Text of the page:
Inside the dramatic day Boris Johnson resigned, with tears, chocolate and more ‘sex pests’ lined up as ministers
WHEN it seems that the whole world is against you, it’s good to have a friend you can turn to.
For Boris Johnson, there was only one politician he could trust to lend a sympathetic ear after the most traumatic day of his career.
So the first thing he did after resigning outside No10 was to call Volodymyr Zelensky.
In a chat described as “intimate”, he assured the Ukraine leader of Britain’s “unwavering cross-party support” and said: “You’re a hero. Everybody in the UK loves you.”
The president insisted: “No, you are the hero, Boris. Everybody in Ukraine loves you, too.”
Quick as a flash, the PM replied: “Not in London, they don’t, sadly.”
The two men, speaking in their bunkers 1,500 miles apart, were able to raise a wry smile.
The PM then marked the end of his reign with another party — this one entirely above board.
He summoned 20 members of staff into his “den” for a glass of champagne and some coronation chicken sandwiches.
In a week of political psychodrama, the PM faced so many resignations he almost had to resort to replacing them with MPs accused of being sex pests.
At one stage he likened himself to the Japanese soldier who refused to surrender for three decades after the war had ended.
And senior civil servants were so concerned Mr Johnson would call an election that they rang Buckingham Palace to raise the alarm.
Perhaps a drink with staff was the most fitting way to mark the end the most dramatic 48 hours in a Premiership dogged by revelations of lockdown-busting parties.
Loyal staff were in tears as the PM raised a glass to them all — before telling them to stop or he’d be “getting the onion out” himself.
It began on Tuesday night when Chancellor Rishi Sunak and Health Secretary Sajid Javid quit — triggering a fresh wave of resignations.
Throughout the evening, senior MPs trooped through the famous black door on No10 Downing Street to tell Mr Johnson the game was up. Others called in from overseas trips to tell him the same.
His instinct was to carry on fighting. He joked to staff that he was like Japanese soldier Hiroo Onoda, who remained at war for 29 years after his army surrendered to the Allies in 1945.
The PM said defiantly: “We fight on whatever. I have a mandate from 14million people. If anyone quits, we’ll simply replace them.”
Cabinet allies vowed to stand with him. One said: “If you want to fight, we will stand shoulder to shoulder with you.”
Another added: “He was dug in deep without a plan of how he would either win the battle or find a way to surrender.” The PM also clung on because he was determined to stay until at least August 4 — to overtake the three years and 11 days Theresa May was in No10.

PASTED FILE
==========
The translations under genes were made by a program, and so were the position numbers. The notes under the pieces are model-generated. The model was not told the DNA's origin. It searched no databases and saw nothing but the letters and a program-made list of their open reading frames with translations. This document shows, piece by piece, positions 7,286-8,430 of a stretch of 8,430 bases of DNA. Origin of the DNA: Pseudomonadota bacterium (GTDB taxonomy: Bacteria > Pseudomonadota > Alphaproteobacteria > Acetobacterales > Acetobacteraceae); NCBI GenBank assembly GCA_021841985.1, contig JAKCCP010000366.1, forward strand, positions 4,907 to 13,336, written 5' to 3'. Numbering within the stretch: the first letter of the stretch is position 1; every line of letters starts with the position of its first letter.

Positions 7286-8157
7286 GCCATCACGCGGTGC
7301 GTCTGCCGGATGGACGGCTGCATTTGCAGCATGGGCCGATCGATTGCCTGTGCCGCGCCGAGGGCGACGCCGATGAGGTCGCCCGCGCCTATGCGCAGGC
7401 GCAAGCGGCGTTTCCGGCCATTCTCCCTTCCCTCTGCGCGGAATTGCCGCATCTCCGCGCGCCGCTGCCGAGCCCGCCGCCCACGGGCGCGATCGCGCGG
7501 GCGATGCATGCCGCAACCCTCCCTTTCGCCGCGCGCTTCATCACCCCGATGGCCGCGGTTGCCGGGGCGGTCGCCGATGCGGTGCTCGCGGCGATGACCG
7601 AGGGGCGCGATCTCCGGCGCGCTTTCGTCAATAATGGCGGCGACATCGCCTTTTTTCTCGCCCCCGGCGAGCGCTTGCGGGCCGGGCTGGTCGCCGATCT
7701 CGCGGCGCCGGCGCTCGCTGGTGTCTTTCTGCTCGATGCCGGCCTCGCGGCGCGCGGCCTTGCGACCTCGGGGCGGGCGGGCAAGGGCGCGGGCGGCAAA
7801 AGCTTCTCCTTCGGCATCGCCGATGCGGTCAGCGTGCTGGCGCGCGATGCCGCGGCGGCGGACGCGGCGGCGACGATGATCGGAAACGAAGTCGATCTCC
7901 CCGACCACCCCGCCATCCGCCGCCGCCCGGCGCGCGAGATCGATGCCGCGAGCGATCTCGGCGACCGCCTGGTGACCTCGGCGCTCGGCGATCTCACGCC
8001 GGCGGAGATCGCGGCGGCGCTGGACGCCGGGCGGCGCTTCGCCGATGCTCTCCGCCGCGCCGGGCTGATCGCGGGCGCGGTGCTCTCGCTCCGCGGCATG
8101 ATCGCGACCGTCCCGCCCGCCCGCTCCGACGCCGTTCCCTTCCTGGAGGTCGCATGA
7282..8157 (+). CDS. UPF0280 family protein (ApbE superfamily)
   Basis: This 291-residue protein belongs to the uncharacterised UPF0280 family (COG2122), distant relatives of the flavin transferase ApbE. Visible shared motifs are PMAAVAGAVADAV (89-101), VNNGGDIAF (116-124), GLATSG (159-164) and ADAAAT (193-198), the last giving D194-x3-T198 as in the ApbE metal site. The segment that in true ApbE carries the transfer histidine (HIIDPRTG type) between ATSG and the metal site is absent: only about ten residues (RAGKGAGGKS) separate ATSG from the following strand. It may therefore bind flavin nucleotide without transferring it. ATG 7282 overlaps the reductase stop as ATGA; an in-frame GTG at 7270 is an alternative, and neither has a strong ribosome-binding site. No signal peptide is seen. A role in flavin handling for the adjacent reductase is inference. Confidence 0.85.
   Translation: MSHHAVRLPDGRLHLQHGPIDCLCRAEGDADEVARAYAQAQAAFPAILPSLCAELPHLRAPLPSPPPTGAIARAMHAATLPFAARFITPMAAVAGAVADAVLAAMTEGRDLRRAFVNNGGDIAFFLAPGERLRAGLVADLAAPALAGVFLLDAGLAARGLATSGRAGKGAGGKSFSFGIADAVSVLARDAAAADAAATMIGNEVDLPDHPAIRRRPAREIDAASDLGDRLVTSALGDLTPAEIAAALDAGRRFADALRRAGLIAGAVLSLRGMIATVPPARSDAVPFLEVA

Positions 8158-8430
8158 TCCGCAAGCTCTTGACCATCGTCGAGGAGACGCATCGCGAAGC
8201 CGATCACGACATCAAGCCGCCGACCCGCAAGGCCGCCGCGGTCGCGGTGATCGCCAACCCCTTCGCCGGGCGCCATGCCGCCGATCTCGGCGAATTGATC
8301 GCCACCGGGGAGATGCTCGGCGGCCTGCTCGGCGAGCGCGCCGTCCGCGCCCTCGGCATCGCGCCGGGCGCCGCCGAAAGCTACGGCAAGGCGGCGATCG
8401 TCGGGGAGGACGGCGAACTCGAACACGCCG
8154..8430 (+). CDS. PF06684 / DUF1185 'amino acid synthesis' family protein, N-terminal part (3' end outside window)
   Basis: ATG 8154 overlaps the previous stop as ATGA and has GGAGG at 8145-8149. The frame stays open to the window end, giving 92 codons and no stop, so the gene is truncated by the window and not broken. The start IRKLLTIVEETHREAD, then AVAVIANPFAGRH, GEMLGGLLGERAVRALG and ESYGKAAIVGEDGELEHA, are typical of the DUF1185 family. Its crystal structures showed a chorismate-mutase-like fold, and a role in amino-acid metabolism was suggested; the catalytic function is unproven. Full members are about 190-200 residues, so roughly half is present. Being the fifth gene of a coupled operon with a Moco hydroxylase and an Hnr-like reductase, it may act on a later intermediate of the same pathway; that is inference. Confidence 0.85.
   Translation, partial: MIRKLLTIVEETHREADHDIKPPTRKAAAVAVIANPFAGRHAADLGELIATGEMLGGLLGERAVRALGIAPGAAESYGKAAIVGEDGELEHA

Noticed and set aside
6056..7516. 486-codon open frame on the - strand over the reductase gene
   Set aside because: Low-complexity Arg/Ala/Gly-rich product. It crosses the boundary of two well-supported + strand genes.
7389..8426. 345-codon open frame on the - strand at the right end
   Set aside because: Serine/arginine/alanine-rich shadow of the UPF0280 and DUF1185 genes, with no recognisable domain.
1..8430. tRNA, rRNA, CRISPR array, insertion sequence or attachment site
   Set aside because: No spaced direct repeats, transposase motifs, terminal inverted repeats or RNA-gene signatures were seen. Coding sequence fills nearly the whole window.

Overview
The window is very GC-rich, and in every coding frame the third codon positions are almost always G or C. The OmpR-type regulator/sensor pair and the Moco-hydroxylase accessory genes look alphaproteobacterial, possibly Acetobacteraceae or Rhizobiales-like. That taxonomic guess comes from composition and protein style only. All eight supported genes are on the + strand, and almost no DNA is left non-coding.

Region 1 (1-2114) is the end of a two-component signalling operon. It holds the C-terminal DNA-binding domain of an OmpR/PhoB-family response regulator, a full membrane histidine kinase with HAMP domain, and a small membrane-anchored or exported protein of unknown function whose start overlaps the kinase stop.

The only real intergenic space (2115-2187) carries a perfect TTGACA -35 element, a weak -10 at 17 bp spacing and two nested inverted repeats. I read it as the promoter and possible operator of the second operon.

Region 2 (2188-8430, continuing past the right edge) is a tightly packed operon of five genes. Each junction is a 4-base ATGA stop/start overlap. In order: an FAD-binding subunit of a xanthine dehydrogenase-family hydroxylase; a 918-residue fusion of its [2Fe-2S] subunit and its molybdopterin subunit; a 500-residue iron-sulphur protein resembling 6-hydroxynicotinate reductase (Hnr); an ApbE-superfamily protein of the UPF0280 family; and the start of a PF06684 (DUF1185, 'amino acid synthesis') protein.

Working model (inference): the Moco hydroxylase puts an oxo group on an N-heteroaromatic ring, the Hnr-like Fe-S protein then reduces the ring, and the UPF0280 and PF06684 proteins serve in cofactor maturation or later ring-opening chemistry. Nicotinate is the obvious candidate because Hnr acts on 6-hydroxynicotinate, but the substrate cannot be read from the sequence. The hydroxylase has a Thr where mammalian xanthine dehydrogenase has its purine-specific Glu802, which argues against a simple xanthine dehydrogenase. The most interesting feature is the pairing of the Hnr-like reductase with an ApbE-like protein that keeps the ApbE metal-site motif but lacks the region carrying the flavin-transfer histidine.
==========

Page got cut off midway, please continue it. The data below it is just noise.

An ally said: “He feared she’d be for ever smirking that the man who destroyed her couldn’t hold on to the job as long as her.”
Cabinet Office Minister Michael Gove, who knifed Boris during his 2016 tilt at the leadership, gently and privately advised it was time to surrender — only to be sacked.
One pal said Mr Johnson clung on so long as he deeply regretted throwing in the towel after Mr Gove’s treacherous actions six years ago.
Cabinet Secretary Simon Case was in contact with Buckingham Palace as one ally began pushing for a General Election.
The PM put a stop to it and vowed he would not take such desperate action. But two key visitors that evening were able to persuade him to reconsider.
Sir Graham Brady, chairman of the 1922 backbench committee, met Mr Johnson in the Cabinet room where he spelled out starkly what would happen if he refused to go.
He warned him that a new executive would be voted in on Monday and was likely to change the rules to allow a second confidence vote, which he was certain to lose.
It was better to make a dignified exit, he said, than be unceremoniously dumped. But his advice fell on deaf ears.
Cabinet number cruncher Grant “Spreadsheet” Shapps then trooped in with the information that stopped Boris in his tracks.
The minister, who was just one vote out when he predicted the PM would win the support of 212 MPs during the last challenge, walked in with some sobering facts.
He warned that if a re-run went ahead, as few as 30 MPs would back him in a confidence vote — condemning him to certain and humiliating defeat.
The PM retired to bed, where he discussed his plight with wife Carrie, and woke up to what staff described as a “moment of clarity”.
The decision to resign was made at 6am and he set about writing the speech which was delivered at the lectern outside at 12.30pm.
Mr Johnson, comforted by wife Carrie soon after, had been about to include a dig at social media’s role in his downfall but was persuaded to delete a line suggesting he would have survived if Twitter had been blacked out.
His closest allies were rounded up to line Downing Street for his grand exit — and a box of Cadbury’s Heroes chocolates was waiting on his desk when he returned.
Pals say Mr Johnson won’t be a “back seat driver” when he stands down in the next few weeks.
But they warn he does hope to be a “guardian of his legacy”. One said: “Don’t expect any back bench interventions from Boris — unless anyone dares to take their foot off the pedal when it comes to delivering the benefits of Brexit.”